Here in Arizona, as we say goodbye to the monsoons, welcome spring and gear up for another desert summer, you’ve probably noticed one thing as you drive around the Valley: as the temperatures go up, tops tend to go down. More and more drivers are giving in to the urge to roll down their windows to feel the warm air blow through. Convertible owners are going a step further and dropping the top, to soak up the sun and allow the wind to blow through their hair. If you’re a bit envious of the carefree attitude displayed by convertible owners, you may have even thought about trading in your hardtop for a ragtop. If you’re considering that, here are some pros and cons to convertible ownership.
Driving a vehicle without a roof and door frames will allow you to see more around you. It can also be easier to maneuver and park.
These days, convertibles can easily be transformed back into a coupe or sedan with just the push of a button. This allows you to enjoy the best of both worlds as you savor the wind in your hair and a roof over your head when the weather turns nasty.
Tall drivers who have trouble finding a car to suit their height enjoy the comfortable solution offered by convertibles.
Many convertible owners love the classic, sporty look of driving with the top down, reminding them of the classic icons and movies of their childhoods.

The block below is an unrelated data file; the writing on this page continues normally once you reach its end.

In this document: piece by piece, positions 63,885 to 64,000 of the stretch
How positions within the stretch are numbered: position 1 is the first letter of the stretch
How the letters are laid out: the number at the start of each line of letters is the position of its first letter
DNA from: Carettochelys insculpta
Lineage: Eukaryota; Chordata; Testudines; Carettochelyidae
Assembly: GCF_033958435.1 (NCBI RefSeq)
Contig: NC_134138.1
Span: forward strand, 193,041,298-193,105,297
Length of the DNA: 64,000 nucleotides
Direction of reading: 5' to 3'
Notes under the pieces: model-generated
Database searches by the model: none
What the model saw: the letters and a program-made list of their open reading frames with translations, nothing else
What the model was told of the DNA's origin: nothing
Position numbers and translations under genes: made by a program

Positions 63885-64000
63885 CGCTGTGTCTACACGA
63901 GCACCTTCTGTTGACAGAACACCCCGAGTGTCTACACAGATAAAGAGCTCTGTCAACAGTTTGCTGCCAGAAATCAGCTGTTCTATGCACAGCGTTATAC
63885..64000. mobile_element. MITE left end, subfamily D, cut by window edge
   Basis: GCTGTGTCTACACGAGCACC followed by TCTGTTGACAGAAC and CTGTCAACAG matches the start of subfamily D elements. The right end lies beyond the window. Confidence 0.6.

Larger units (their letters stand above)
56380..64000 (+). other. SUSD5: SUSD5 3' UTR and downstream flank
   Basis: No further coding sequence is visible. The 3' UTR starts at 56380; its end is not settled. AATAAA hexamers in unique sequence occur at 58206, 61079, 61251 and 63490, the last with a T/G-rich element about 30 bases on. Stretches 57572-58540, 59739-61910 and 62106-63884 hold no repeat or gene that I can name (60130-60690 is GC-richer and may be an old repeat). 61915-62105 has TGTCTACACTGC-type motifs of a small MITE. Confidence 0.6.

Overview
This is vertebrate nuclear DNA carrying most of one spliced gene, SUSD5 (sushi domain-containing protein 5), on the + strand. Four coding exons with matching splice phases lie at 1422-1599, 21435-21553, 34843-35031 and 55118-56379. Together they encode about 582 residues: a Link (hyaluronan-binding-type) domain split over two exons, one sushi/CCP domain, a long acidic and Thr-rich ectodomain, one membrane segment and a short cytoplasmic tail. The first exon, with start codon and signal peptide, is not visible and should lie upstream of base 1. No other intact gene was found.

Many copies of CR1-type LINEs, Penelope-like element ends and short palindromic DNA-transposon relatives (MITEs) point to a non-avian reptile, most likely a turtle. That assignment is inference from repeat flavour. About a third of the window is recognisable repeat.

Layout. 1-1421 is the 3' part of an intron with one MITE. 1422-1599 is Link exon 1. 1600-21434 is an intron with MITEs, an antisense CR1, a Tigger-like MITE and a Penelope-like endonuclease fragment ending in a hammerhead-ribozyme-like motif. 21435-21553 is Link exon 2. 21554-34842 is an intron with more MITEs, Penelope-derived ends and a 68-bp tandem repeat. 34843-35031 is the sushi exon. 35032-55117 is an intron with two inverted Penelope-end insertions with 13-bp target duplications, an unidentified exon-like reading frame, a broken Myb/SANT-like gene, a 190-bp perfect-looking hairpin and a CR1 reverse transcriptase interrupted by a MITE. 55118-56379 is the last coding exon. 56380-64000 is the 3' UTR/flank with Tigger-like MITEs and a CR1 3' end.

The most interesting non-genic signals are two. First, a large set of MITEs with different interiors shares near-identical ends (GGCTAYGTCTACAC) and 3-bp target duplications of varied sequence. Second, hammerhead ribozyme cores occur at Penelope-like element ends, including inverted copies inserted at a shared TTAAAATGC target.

A less comfortable ride.
Convertibles can ride a bit rougher than their counterparts. Without having a fixed roof, a vehicle loses a major part of its structural support system; this can lead to what is referred to as chassis shudder. Reinforcing a car’s undercarriage doesn’t always compensate for having no roof, which can cause a rough ride over bumps in the road.
Even with their tops up, convertibles can be noticeably noisier than their hardtop brethren.
While technology and materials have improved, heavy rain and snow can still make a convertible susceptible to annoying leaks.
An old-school convertible top can be an alluring invitation for a thief to break into a car, using nothing more than a knife. Of course, more modern metal tops are a way around this issue.
The summer sun can take a toll on a convertible’s interior, causing its seats and dashboard, and other surfaces, to age prematurely.
Convertibles tend to be pricier than comparable coupes or sedans
Safety is another consideration if you’re thinking about a convertible. The Insurance Institute for Highway Safety (IIHS) has determined that, as a group, convertibles are not more likely to be involved in crashes but adds that some models are more associated with crashes than others. The IHS has an online tool you can use to assess a particular car’s insurance-risk score.
If you’re thinking about buying a convertible and have any questions about repair costs or anything else we can help you with, please contact Ric’s Body & Paint today!